A primeval galaxy represents the earliest stages of a galaxy's life and as such provides clues to the early history of the Universe and the evolution of stars and galaxies. Over the last 20 years astronomers have been engaged in the quest to detect the faint signals from these objects, believed to lie at a distance comparable with the size of the Universe. A wide variety of observational techniques have been employed in this search, with astronomers eagerly awaiting each new generation of astronomical telescope or detector in the hope of finally solving the mystery to the origin of galaxies - or at least placing new and interesting constraints. Until recently, primeval galaxies have eluded detection in these searches, however experiments over the last couple of years which use either 10m-class optical telescopes or state-of-the-art submillimetre array detectors, may hold the clue to the origin of structure as they have finally uncovered what appears to be a widespread population of young galaxies.
Primeval galaxies (hereafter PGs) can loosely be described as the progenitors of present-day galaxies, such as our own Milky Way, in the process of assembling their mass through gravitational collapse and forming their first generation of stars. Detecting the starlight from galaxies in such an early stage of their evolution has become one of cosmology's most elusive holy grails. The reason for this interest is that information about the ancestral characteristics of both spiral and elliptical galaxies helps observational cosmologists in their quest to map out the star formation history of the Universe, which, in turn, provides important constraints on galaxy formation theories.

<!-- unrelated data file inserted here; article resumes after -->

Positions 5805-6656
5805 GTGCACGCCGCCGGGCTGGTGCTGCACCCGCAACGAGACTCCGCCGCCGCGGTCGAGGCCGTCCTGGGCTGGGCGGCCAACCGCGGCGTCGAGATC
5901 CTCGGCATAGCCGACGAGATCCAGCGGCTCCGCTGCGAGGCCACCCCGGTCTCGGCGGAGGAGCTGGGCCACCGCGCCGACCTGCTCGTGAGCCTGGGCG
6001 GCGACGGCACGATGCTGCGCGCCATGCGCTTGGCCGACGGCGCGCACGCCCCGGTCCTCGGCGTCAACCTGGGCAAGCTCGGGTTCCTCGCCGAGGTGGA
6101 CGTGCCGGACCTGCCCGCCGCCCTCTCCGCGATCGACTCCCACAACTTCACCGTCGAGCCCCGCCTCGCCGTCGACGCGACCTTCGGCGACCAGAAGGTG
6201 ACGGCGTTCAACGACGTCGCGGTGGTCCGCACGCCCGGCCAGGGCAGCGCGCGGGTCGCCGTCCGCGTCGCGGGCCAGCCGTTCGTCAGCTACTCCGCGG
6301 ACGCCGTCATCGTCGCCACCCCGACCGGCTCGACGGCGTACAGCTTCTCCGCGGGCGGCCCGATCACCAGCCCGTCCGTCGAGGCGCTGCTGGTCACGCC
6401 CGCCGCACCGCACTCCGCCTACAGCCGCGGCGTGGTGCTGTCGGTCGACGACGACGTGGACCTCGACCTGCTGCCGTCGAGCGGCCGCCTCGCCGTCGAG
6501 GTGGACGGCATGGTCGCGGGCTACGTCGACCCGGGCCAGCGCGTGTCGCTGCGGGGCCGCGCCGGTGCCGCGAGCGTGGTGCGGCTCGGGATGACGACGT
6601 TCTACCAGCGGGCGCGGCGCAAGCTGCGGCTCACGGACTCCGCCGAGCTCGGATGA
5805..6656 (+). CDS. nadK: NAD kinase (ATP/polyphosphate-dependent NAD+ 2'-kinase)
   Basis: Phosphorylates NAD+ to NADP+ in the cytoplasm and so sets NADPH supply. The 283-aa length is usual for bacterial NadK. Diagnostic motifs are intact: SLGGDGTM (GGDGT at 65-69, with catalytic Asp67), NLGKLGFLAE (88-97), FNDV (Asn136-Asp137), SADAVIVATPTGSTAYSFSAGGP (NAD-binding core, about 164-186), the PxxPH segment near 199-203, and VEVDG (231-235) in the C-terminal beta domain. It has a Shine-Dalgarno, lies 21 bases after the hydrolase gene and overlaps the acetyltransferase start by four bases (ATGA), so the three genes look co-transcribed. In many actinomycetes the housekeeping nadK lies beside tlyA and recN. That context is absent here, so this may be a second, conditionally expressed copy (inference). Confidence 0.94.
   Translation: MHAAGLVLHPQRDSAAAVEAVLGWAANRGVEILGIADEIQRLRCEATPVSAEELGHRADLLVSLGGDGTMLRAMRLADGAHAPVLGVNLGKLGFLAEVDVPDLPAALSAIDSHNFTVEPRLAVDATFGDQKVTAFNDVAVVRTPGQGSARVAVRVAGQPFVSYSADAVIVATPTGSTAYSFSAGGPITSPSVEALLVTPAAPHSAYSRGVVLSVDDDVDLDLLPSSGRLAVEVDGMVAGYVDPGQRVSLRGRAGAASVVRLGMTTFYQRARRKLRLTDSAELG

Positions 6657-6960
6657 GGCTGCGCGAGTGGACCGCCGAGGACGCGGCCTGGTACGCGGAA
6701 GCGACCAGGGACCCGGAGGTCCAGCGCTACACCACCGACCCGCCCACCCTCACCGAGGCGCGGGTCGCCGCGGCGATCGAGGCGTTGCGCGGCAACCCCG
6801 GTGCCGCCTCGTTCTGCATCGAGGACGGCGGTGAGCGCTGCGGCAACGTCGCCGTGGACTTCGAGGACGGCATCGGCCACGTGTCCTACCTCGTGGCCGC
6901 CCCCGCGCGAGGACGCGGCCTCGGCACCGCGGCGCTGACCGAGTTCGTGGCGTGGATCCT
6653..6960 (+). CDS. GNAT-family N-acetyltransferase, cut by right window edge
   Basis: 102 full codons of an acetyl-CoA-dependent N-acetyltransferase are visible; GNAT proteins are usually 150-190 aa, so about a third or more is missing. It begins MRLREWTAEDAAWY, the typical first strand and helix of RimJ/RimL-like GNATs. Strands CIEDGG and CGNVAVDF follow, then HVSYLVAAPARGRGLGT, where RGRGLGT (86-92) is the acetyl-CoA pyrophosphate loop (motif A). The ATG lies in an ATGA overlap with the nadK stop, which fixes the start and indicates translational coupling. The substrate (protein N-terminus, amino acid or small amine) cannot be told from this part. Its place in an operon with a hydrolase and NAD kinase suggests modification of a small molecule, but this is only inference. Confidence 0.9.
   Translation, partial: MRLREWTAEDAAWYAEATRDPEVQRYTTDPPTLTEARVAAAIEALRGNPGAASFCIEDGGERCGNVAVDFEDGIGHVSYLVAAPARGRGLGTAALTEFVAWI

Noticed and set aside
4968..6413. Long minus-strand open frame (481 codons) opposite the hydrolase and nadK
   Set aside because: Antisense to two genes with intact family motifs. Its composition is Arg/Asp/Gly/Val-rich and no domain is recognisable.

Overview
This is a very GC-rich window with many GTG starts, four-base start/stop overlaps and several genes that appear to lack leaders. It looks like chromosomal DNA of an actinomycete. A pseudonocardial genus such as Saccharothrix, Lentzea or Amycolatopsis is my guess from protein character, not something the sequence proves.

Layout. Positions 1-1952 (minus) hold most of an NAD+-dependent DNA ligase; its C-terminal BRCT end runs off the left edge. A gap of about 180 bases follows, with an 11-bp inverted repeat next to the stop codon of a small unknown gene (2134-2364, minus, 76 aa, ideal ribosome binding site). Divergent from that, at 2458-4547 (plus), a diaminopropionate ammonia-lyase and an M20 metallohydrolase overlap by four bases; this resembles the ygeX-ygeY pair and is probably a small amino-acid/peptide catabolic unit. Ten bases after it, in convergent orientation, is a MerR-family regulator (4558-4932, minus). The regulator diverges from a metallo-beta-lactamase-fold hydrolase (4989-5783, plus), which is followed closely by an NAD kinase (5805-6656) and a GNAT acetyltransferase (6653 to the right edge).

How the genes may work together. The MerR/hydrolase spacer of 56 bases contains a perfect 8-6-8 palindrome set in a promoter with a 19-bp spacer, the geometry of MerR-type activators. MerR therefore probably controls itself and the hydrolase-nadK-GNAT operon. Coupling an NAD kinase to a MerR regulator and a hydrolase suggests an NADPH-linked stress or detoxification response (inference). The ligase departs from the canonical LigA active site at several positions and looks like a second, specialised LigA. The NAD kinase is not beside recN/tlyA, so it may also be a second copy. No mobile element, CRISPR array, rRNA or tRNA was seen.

There are already excellent reviews of galaxy formation, galaxy evolution and PG Searches in the astronomical literature: Koo and Kron (1992), Pritchet (1994) - on which section 4 of this article is based, Sandage (1995) - who provides an excellent historical account and Ellis (1997). The first part of this paper outlines the cosmological framework (section 2) and the physical processes underlying the growth of structure in the early Universe (section 3). The expected properties of PGs are described in section 4 and a summary of the previous observational quests is then given (section 5). Recent insights into star-forming galaxies from deep optical surveys are discussed in section 6 and the possibility of dusty PGs is reviewed as a solution to their non-detection at other wavelengths (section 7). The paper concludes with a discussion of the likely productive avenues of the future (section 8).